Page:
Framed SIGNED and DATED FORMAL PORTRAIT PHOTOGRAPH of Winston Churchill as Prime Minister
This item has been SOLD
6 x 8 inches [on 7 1/2 x 10 1/2 inch card mount] (Black & white vintage print)
Churchill at Chartwell
One of the most powerful photographs of Winston Churchill ever made, an image with the gravitas of Karsh's classic "Angry Lion." Walter Stoneman (1876-1958) regularly photographed Winston Churchill for the eminent portrait firm J. Russell & Sons. Churchill frequently used Stoneman's bust-length portraits as his official photographs. Stoneman, however, was not working for J. Russell & Sons but rather for the National Photographic Record when he arrived at 10 Downing Street on the 1st of April, 1941 and was escorted up to the Cabinet Room.Sensing the historical significance of the sitting, Stoneman that day recorded not just the date but the hour that his picture was taken: "3pm, 1 April 1941." At this moment, Churchill was awaiting word of Germany's invasion of Yugoslavia. Decrypted German Enigma messages had not only enabled him to predict Germany's Balkan plans, they had revealed to him Germany's "magnitude of design," as he termed it, against its ally, Russia. As a result, Churchill made the dangerous decision to send a personal message of warning to Joseph Stalin. It was a message that Stalin would choose to ignore.Reputedly, a copy of this photograph was kept by Stalin on his desk in the Kremlin. Stoneman also presented a copy to the permanent collection of the National Portrait Gallery in London. It remains, without question, one of the most powerful photographs of Winston Churchill ever made, an image that predates Karsh's portrait by almost nine months.The National Photographic Record had been started in 1917 at Stoneman's instigation. Eminent personalities of the day were invited to sit for Stoneman at his studio and from each sitting a single mounted print was added to the Record. This collection of postcard-sized prints grew over the years to an archive of over 10,000 subjects, with approximately 200 new subjects added each year. On this particular occasion, Stoneman dispensed with the studio visit altogether, for obvious reasons. The results speak for themselves.This print measures 6 x 8 inches and is SIGNED and dated on the mount in ink: "Winston S. Churchill, 1943." There is light diagonal soiling in a limited area across the top of the photograph and between Churchill's hands. There are also two faint dents in the print, on Churchill's right lapel and in a blank area to his left. The print is otherwise in beautiful condition. It is here spectacularly framed in a linen mat (21 x 24 inches overall).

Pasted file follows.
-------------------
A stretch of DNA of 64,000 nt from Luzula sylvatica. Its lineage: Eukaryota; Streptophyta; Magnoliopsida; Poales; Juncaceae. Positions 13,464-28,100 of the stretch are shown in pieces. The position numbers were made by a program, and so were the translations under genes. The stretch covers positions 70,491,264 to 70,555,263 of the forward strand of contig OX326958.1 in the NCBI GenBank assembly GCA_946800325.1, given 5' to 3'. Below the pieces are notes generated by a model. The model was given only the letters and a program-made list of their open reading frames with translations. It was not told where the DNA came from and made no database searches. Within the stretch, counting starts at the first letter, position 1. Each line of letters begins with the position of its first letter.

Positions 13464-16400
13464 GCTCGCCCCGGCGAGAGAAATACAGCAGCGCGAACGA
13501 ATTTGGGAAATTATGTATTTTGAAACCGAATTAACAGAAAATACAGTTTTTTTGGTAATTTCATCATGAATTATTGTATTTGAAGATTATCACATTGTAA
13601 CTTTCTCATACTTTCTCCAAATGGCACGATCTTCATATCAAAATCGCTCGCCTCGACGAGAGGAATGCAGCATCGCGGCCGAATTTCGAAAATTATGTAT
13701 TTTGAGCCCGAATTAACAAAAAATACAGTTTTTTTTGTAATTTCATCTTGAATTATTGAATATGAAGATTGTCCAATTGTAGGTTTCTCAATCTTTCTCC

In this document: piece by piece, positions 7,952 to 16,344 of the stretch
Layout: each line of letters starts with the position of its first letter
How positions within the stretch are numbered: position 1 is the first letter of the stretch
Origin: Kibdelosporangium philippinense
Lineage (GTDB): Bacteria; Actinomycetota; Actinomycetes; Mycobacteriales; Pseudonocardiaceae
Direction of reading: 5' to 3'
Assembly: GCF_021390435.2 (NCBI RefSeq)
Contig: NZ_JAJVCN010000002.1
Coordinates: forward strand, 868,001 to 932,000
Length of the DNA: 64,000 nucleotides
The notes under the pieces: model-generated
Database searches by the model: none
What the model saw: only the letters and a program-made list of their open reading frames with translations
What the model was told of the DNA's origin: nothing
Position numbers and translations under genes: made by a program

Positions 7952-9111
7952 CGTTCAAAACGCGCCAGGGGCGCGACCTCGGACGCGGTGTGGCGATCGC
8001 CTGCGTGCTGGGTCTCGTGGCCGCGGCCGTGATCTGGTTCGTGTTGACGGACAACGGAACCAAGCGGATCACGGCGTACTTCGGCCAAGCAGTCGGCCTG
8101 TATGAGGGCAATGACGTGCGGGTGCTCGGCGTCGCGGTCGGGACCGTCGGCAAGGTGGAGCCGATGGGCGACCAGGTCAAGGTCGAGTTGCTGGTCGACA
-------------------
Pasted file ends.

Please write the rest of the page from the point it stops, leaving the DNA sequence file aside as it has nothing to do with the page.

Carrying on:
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Bibliographic numbers (in parentheses) are from Frederick Woods' original Churchill bibliography (Woods), as emended by Richard Langworth in his Connoisseur's Guide; and from the new, greatly expanded Churchill bibliography by Ronald Cohen (Cohen).